June 3, 2008
I’d like to take a brief detour into Atheism. I just read Dawkin’s Delusion by Alestier McGrath and Joanna McGrath. They were writing in response to Richard Dawkins recent book The God Delusion.
Dawkins has denounced God and believes it is only logical that everyone follows suite. According to Dawkins, faith is infantile, irrational and down right delusional. Science is all we need and science has disproved the existence of God. Religion is the root of all evil in his eyes. It is the cause of all violence. He calls God: “a petty, unjust, unforgiving control freak, vindictive, blood thirsty, ethnic cleanser, a misogynist, a homophobe, a racist, infanticidal, genocidal, filicidal, pestilent megalomaniac, sadomasochistic, malevolent bully.”
Dawkins isn’t an atheist! He is a misothesist! He doesn’t simply believe God is nonexistent; he hates God and religion in general. Dawkins believes that we were once psychologically primed to believe in God. We needed to believe. Perhaps Dawkins has a psychological reason for needing to disbelieve. If Nietzsche’s philosophy was born out of a super strict Christian upbringing, what created Dawkins hatred? Perhaps he should blame his parents or society instead of attacking religion. Religion appears to be just his scapegoat for whatever is really bothering him.
I have never been a huge fan of orthodox religion, specifically orthodox Christianity, yet I have never given up my belief in God. I have never had a reason to blame religion or God for my misfortunes. I can understand why people lose faith though. Their prayers go unanswered. Every day people suffer and die seemingly random deaths. The world is a cruel place. It is difficult to comprehend how a father-figure could create something and then abandon his children and let them suffer. There is no proof that our suffering is ever rewarded on earth or in heaven. There is no security when it comes to God. Dawkins complaints are common enough and reasonable enough.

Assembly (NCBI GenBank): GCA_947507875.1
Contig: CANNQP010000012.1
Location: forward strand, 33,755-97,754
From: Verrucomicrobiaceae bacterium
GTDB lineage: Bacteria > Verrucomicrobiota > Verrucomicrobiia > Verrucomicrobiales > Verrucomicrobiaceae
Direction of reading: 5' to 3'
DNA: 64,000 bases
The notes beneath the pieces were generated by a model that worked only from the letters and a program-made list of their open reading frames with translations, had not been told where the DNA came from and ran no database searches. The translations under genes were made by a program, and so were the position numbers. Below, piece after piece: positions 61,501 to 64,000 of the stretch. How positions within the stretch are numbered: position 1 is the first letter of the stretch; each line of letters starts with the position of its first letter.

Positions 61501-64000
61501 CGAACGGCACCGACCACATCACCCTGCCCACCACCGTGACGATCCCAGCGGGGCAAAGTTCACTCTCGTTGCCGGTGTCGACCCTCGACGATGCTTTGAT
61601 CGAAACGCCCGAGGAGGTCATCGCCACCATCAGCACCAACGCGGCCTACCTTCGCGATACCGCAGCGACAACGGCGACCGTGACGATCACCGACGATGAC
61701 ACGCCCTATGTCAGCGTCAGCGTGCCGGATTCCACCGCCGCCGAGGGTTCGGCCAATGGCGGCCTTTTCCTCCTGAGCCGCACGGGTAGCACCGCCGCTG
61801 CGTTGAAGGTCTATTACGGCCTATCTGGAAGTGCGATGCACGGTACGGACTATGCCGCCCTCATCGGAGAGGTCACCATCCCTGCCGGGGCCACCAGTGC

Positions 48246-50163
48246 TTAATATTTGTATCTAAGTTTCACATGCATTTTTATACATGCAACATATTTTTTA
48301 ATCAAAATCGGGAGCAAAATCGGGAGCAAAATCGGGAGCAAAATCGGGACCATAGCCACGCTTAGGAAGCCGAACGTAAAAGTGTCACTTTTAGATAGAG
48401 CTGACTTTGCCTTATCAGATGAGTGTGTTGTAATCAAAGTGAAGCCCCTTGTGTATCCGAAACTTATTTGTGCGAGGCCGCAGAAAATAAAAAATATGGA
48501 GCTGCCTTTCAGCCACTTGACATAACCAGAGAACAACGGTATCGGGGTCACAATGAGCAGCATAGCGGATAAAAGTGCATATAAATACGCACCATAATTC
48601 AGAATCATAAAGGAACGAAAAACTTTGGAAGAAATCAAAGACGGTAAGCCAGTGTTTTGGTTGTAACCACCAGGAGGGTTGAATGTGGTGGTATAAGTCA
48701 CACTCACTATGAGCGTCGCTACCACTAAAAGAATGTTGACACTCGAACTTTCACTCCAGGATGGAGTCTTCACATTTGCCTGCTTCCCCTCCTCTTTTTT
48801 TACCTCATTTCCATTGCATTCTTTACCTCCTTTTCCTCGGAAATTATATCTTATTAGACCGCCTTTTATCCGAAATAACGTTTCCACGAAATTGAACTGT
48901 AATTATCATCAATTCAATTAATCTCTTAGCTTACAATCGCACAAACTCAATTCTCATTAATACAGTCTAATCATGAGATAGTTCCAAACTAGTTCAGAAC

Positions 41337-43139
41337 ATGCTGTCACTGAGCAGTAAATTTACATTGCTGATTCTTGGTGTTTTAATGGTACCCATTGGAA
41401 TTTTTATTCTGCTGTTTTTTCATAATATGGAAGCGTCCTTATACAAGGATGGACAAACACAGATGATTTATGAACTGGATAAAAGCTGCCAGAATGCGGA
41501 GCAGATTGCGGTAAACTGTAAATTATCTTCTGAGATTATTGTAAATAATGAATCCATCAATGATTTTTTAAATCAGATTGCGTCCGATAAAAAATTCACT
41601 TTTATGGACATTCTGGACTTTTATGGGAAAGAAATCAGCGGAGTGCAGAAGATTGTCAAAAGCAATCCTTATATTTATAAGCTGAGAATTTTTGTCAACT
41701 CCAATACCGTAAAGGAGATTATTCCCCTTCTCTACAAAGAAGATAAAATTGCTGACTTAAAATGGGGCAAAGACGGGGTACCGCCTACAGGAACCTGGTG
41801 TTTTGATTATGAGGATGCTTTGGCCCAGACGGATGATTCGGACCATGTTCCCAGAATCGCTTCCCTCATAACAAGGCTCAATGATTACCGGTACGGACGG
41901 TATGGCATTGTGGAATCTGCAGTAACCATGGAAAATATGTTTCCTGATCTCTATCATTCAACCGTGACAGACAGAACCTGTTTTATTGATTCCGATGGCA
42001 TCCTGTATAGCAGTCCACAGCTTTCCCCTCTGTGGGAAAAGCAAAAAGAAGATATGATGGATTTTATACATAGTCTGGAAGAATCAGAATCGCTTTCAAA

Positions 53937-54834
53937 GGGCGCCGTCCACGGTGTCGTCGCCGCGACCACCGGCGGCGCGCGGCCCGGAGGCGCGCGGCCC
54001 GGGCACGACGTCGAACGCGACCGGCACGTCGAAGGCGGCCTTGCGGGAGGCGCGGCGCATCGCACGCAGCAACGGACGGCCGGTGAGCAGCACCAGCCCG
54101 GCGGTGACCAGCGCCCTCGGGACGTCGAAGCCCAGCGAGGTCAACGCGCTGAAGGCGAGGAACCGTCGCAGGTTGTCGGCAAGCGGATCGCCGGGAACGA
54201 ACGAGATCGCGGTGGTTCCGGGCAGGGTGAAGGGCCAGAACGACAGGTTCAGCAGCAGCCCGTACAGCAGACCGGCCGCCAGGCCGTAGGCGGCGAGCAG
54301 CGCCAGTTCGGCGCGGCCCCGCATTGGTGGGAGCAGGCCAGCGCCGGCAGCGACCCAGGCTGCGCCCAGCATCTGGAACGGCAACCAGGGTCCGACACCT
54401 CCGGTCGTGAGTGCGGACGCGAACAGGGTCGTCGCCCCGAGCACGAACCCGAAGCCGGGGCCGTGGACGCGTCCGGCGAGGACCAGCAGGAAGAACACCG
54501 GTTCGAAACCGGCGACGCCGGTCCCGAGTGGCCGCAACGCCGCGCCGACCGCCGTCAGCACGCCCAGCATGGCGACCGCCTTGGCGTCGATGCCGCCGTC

The problem is that that God Dawkins described is merely a human interpretation. Dawkins is describing humanity, not a deity. It is human beings that start wars in the name of God. Scientifically speaking, God has remained surprisingly silent. His/Her silence does not prove his/her existence or absence. It merely proves that God does not choose sides or interfere in any obvious way.
Agnosticism makes sense in many ways seeing has there is no actual proof one way or the other. Unfortunately, Agnosticism has been lumped together with Atheism. It is too bad. Orthodox or traditional believers have a tendency to exclaim, “My way or the highway” and “You are either with us or against us!” Many Agnostics choose an alternative view of God, but that doesn’t mean that they are godless. Spirituality isn’t spoiled by a lack of Cosmic CEO.
Take Buddhism for example. India, China and Japan all have pagan deities. But Buddhism evolved as an all-embracing philosophy. Some Buddhists believe in pagan deities and some in no deities at all and still others believe in just one deity. Buddhism requires certain rituals and practices, which puts it into the religion category. It is also flexible enough to bend to various world views. This particular flexibility is often what makes it appear as a lesser religion. The world is dominated by Judaism, Christianity and Islam because they all have the same roots. Hinduism and Buddhism are not as wide spread and still foreign to most Westerners. Christians often attack Eastern religions without any real understanding or tolerance of them. Again, it comes down to MY GOD or NO GOD. There is no room for nontheism, Pandeism, Pantheism, Polytheism, or Deism in the Christian World-View. Yet, with Buddhism, there is a bit of possibility or room to play.
I am drawn to Buddhism because it is more open, tolerant and compassionate than traditional Christianity. I know that many Buddhists do not believe in God. I do however; believe in a creator and divine deity. My version or vision is more of a transcendental one though. I am not exactly Pagan, but I do believe that other beings are higher or more powerful than us. I love the focus on nature and feminism in Wicca more than anything.
Why do I believe in a higher power or perhaps a deeper power? What gives me faith despite a lack of proof? Why is spirituality and mysticism so important to me?
I’ve always sensed that something lies beyond my existence. I believe because it makes more sense than not believing. It is an emotional connection, something I cannot grasp in the limit of my five senses. I look at my children and see the miracle of life. I look at the cosmos and see the vastness of possibility in reality. I see patterns and connections. I see meaning. I ask why would anyone deny the possibility of meaning?